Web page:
For several decades scholars have recognized that the Gospel of John is a two-level drama, operating similarly to what I have just described. At its most basic level, John’s Gospel tells the story of Jesus’ origins, life, vocation, and death, but lurking beneath the surface is the story of the community for whom the Gospel was originally written. To say it differently, the Gospel of John tells the story of Jesus while also revealing the story of a community in crisis.

Those of you with children will, I hope, get what I’m trying to do here. I would love to hear your thoughts on this illustration (and I’d love it even more if you pick up a copy of the book when it comes out!). For those who haven’t seen the film, here’s a tease. You really should see it.

3 Comments leave one →
  1. Josh Barfield permalink
    January 29, 2013 5:06 pm

    Dr. Skinner,

    Thanks for this. Yet another reason why I fell in love with this Gospel, one that doesn’t get enough respect in regard to the synoptic Gospels.

    I am interested in how you interpret the other drama going on in John, primarily the drama that takes place in the life of the modern reader. As you have said before, John not only tells the story of Jesus (as well as the story of a community in crisis, as you have shown above), but also includes the reader in this drama. John tells the story of Jesus is an way that is inclusive to the reader, where the reader is just as much a character in the drama as Nicodemus and Judas. Namely, we are also responsible for Jesus’ death, are affected by Jesus’ resurrection, and actually become “children of God,” as the prologue suggests. So, John is telling Jesus’ story, which, in an awesome way, is also our story.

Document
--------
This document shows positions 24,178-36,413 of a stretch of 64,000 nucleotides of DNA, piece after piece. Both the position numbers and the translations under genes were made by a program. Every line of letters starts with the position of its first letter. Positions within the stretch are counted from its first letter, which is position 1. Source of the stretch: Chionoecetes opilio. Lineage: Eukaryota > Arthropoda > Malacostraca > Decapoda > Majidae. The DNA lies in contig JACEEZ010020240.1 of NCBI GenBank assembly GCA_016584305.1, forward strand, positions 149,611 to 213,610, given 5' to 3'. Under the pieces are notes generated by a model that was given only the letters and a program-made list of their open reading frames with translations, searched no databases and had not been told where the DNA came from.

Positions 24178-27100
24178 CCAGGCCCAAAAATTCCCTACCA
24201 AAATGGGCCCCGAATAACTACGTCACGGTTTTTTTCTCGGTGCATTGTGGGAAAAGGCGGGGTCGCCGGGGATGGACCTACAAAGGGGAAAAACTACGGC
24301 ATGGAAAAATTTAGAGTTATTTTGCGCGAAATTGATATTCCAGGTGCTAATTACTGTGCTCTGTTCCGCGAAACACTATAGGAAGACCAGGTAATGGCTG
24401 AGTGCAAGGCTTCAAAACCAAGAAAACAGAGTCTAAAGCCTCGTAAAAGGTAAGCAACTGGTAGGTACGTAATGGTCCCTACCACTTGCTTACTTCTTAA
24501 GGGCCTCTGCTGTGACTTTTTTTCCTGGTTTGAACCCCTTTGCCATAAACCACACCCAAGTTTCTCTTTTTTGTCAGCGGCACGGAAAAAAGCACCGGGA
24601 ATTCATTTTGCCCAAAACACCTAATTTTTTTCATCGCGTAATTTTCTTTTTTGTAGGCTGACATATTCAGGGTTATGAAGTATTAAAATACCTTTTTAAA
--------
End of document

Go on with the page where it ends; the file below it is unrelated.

Taking all of this into account, would you say there is a three-fold drama taking place in the Gospel of John?

    • January 29, 2013 5:49 pm

      Yes, Josh. I think you have hit the nail on the head. Narrative critics call this “the world in front of the text” and in light of your comment, I may need to slightly re-envision how I write the chapter. Thanks for weighing in! Hope all is well at Duke.

  2. January 30, 2013 9:39 pm


    I haven’t seen any of the Toy Story movies, but I think this illustration and the way you’ve explained it works really well.